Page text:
Fifty years ago this Sunday, this paper devoted three broadsheet pages to an essay that had been circulating secretly in the Soviet Union for weeks. The manifesto, written by Andrei Sakharov, championed an essential idea at grave risk today: that those of us lucky enough to live in open societies should fight for the freedom of those born into closed ones. This radical argument changed the course of history.

Sakharov’s essay carried a mild title — “Thoughts on Progress, Peaceful Coexistence and Intellectual Freedom” — but it was explosive. “Freedom of thought is the only guarantee against an infection of mankind by mass myths, which, in the hands of treacherous hypocrites and demagogues, can be transformed into bloody dictatorships,” he wrote.…  Seguir leyendo »

Elie Wiesel in New York in 2012. (Bebeto Matthews/Associated Press)

Perhaps better than anyone else of our age, Elie Wiesel grasped the terrible power of silence. He understood that the failure to speak out, about both the horrors of the past and the evils of the present, is one of the most effective ways there is to perpetuate suffering and empower those who inflict it.

Wiesel therefore made it his life’s mission to ensure that silence would not prevail. First, he took the courageous and painful step of recounting the Holocaust, bringing it to public attention in a way that no one else before him had done. His harrowing chronicle “Night,” originally titled “And the World Remained Silent,” forced readers to confront that most awful of human events — to remember it, to talk about it, to make it part of their daily lives.…  Seguir leyendo »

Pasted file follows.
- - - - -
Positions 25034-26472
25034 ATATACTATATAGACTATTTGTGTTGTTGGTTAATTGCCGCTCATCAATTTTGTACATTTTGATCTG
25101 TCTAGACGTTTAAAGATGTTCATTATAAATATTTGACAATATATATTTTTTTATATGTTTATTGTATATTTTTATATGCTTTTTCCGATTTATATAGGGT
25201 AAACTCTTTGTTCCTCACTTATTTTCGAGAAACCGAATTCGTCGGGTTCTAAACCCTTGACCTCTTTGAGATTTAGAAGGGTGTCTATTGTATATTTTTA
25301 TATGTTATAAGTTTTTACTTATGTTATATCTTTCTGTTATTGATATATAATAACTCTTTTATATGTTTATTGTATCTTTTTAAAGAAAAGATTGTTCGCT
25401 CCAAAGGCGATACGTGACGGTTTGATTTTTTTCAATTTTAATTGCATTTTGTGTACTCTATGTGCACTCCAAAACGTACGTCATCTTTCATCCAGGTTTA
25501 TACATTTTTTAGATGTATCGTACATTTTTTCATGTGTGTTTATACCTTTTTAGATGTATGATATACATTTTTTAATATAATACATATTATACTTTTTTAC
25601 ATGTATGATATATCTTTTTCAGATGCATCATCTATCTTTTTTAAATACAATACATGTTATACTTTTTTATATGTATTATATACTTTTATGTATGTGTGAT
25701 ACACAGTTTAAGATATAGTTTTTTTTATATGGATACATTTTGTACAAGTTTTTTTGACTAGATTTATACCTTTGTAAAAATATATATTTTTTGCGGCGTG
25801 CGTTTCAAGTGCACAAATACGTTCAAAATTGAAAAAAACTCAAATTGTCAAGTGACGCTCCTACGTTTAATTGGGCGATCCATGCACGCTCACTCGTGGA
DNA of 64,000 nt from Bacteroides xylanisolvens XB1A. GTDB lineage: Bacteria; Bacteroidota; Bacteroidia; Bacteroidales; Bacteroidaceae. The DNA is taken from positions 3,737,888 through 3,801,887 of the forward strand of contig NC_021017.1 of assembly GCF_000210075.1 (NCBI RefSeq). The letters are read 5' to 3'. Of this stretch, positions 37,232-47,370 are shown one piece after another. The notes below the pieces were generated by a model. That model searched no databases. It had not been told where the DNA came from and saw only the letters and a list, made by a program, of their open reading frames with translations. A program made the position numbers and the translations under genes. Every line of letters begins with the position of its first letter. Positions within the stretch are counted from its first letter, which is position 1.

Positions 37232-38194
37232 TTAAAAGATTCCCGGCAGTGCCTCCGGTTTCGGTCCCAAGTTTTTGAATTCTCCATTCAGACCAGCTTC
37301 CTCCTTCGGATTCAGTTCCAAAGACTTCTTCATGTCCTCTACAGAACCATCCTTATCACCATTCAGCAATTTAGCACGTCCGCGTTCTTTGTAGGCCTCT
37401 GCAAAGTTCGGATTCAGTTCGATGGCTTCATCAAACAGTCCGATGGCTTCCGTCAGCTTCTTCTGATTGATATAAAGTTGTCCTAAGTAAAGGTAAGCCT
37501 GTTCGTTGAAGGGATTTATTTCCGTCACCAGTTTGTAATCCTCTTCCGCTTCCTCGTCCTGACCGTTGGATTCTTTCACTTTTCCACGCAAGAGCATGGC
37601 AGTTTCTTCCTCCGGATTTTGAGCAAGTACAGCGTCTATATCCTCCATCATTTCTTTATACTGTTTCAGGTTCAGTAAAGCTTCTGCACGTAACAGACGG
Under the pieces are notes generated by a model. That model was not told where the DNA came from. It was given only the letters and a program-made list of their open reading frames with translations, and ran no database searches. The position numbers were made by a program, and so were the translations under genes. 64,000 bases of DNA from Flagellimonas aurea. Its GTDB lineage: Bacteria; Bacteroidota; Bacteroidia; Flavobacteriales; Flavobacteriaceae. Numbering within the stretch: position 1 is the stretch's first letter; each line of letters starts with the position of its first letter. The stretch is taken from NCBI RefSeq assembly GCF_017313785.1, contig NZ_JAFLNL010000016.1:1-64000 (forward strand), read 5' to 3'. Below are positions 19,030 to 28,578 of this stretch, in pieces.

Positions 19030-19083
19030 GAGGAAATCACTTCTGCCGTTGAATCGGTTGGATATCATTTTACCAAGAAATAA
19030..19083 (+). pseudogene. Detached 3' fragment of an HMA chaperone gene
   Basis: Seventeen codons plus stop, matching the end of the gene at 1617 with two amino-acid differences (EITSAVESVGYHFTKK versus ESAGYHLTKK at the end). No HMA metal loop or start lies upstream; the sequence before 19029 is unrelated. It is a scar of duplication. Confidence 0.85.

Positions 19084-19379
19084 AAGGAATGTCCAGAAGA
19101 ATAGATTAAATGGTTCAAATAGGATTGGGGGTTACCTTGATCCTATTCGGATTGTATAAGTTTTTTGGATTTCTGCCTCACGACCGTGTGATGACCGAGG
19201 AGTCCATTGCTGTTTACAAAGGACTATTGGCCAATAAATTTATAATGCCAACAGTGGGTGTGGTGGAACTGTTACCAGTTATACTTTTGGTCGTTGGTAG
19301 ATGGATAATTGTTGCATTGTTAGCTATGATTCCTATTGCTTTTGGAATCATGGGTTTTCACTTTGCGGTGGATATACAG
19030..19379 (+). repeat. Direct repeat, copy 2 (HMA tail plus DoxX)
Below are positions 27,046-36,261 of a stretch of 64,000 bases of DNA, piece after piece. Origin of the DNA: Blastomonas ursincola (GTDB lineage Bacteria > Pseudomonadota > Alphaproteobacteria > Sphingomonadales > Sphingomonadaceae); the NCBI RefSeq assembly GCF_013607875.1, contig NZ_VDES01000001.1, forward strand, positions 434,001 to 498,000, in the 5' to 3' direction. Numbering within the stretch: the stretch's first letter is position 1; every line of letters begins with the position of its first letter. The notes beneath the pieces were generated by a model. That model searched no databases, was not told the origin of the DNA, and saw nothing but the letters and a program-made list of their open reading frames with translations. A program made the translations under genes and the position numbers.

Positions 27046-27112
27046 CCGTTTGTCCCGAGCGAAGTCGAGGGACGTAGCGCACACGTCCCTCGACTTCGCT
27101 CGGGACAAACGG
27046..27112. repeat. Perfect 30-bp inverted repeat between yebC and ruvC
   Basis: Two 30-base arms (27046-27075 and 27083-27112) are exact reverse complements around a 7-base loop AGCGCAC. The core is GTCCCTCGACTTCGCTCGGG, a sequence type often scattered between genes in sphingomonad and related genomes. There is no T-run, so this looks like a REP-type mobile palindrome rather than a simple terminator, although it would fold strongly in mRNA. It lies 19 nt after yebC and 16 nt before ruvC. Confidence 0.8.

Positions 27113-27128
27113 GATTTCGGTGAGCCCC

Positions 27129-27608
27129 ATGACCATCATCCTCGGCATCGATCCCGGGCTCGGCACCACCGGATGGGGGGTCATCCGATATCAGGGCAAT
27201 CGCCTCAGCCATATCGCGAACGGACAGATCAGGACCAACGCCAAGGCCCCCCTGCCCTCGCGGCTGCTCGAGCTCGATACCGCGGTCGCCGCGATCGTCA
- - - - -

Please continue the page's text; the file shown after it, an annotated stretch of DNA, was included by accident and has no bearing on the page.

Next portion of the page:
Men walk through a damaged area after what activists said were at least 20 air strikes by forces loyal to Syria's President Bashar al-Assad in the Douma neighbourhood of Damascus February 5, 2015. (Bassam Khabieh/Reuters)

Recently leaders of the free world flocked to Saudi Arabia to meet with the new king , where they praised the country as a partner for peace and center of stability. But many dissidents disagreed. As Mansour Al-Hadj, a liberal activist who lived in Saudi Arabia for 20 years, said: “Saudi Arabia is not stable. Deep down, people are not happy. Sooner or later, the winds of change will come to Saudi Arabia. The regime will fall.”

If history is any judge, the world should bet on the dissidents, not the diplomats.

On Jan. 25, 2011, just two weeks before the fall of Hosni Mubarak in Egypt, then-U.S.…  Seguir leyendo »

Israeli soldiers take up positions close to the Israeli border with Gaza srtip , 22 July 2014. (Abir Sultan/EPA)

The pictures of destruction and mourning in Gaza that have filled media around the world for the past several weeks have been very painful and sad to view. One would be hard-pressed to find an Israeli who does not sympathize with the suffering of Gaza’s victims.

Yet there are also few Israelis who feel we are responsible for this suffering. For us, the tragedy of Gaza is inseparable from the tragedy of the entire Middle East. Over the past three years, in countries around our tiny state, more than a quarter of a million people have been killed in the most horrific ways.…  Seguir leyendo »

Did Syria and Israel conduct secret talks in 2010 about a possible peace treaty involving a full Israeli withdrawal from the Golan Heights? Recent news items — aimed at influencing Israel’s January elections — assert as much. But such discussions, usually secret and indirect, were going on for a long time.